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This is the reason I do not nor will our shop do this, considering cost of engine rebuild versus this not worth the trouble---only thing I can suggest is go over all you did to make sure no bad connection etc.
it sounds like you may be trying to plug a standard composit video cable (yellow) into a component video input (red, green, and blue)
these are actually two different connections.
Most LCD tv's will have both options (sometimes there in weird different spots on the tv tho)
if you don't have a standard RGB (red, white, and yellow composite video input) then you may need to purchase a component cable either at a local store or you can get one for $5 on Ebay
hope it helps!
Check The cables that connect to the TV. Make sure that the cable is securely connected to the console. Next make sure that if your using the Red, White, Yellow composite cables everything lined up. Yellow is video and should go with the slot labeled video on the TV or the yellow slot on the TV. Red is right audio and should be put in the labeled spot for right audio on the TV or with the red spot on the TV. Lastly white is left audio and should be put in the spot that is labeled left audio on the TV or in the white spot on the TV. If all of the cables are hooked up like so, and everything is secure yet there is still no picture, you need to buy a new cable because it seems that one may have been damaged. If there is still no picture with the new cable, then your last option is to try it with another TV. If it works with the other TV, the 1st TV your trying to put it on has a faulty composite input. If it still doesn't work on the other 2nd TV, then there is an internal problem with the Wii and needs to be repaired or replaced. Hope this helps! -MarcusTuttle
Not knowing the Wii, but being familiar with the symptom, I would guess there is a setting change in the menu of the Wii that will let you choose component or composite output. It sounds exactly like a composite signal is being fed, over the component cables, to a component input. Check the menu settings and consult the manual for hooking the Wii up to a component television.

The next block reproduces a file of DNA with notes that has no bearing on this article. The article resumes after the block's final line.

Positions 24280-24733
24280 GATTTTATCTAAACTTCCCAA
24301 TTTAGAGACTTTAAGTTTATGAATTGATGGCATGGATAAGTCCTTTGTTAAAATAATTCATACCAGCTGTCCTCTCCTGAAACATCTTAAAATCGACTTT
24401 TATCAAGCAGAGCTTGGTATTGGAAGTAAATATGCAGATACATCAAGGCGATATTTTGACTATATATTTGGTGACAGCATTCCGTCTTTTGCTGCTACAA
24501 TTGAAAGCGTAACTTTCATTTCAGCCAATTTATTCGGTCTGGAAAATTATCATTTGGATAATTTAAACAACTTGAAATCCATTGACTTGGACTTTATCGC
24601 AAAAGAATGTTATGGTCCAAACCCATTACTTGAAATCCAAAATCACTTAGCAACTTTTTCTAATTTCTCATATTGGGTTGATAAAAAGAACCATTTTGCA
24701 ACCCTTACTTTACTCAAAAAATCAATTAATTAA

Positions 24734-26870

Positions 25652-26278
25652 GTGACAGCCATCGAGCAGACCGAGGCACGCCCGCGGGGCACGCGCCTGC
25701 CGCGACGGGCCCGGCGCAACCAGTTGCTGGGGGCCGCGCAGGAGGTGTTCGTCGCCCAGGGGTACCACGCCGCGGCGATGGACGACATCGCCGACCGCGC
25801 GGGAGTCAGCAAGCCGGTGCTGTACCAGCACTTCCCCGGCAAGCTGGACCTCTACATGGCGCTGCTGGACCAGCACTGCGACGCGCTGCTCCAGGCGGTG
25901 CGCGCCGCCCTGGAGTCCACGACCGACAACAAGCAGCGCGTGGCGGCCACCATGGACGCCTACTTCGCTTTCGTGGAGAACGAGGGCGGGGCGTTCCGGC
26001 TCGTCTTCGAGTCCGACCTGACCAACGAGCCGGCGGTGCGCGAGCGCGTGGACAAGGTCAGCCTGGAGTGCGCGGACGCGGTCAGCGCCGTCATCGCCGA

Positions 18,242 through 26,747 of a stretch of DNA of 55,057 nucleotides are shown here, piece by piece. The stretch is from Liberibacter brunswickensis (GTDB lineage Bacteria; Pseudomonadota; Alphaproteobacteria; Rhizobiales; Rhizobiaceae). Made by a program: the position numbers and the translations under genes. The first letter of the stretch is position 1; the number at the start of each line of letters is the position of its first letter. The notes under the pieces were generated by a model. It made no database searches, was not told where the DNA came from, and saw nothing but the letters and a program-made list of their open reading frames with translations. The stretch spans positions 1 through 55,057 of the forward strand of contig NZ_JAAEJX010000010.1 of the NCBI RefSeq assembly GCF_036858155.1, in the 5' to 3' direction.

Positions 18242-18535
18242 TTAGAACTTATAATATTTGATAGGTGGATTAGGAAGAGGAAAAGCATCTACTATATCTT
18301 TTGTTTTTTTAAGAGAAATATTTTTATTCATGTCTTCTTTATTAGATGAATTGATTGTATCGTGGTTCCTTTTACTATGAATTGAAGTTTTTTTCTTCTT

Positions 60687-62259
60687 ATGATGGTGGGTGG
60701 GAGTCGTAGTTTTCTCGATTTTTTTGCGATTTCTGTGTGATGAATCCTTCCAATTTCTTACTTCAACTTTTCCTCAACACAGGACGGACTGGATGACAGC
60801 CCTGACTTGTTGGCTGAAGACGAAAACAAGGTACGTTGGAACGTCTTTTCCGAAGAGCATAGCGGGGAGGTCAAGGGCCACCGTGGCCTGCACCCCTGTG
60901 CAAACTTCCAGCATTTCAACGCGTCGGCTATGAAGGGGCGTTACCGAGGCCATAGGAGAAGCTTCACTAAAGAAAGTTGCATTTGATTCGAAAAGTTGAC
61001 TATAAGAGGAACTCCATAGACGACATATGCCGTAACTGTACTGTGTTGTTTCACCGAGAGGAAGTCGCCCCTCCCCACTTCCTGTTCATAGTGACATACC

This is quite normal if your Wii console is overheating. Try disconnecting it from the power, and place it somewhere with a lot more air circulation. Leave it for a few hours at least. Then plug it back in, and see if the problem is solved. If this solves your problem, then you just need to make sure the Wii stands in a cooler place (not above the air holes from your TV / Audio amp, for example). You may also wish to place a vacuum cleaner near the air holes of your Wii to make sure it is't full of dust.
If it keeps happening, you may have to take the Wii back to the store to get it cleaned properly, and to get the fans checked.
Nintendo said it was a problem they are aware of. They think the video cards are overheating and getting damaged. The only problem is that my Wii has never been in an enclosed space.it is a major "fix."
Remember, your warranty is 90 days after the first year ends. . . if you start noticing this problem be sure to call BEFORE February 17 (or Feb 15 if you got it pre-release from friends at Nintendo). ·call this number for troubleshooting call 1-800-255-3700 and talk to a live representativeNintendo Wii
I've never heard of something like this, but I might be able to help. You may already know this, but when a magnet or a speaker is close to a television, the screen may develop a purple or blue spot. Look around your TV for: magnets, speakers, phones and even headphones. If you find anything like this laying around your TV, remove them immediately! As they can leave permanent damage to your TV.
If possible, try hooking your Wii up to another TV and see if you get the same problem. If so, then I'm not quite sure what to do... Sorry, Guess I wasn't much help, huh...? ^-^;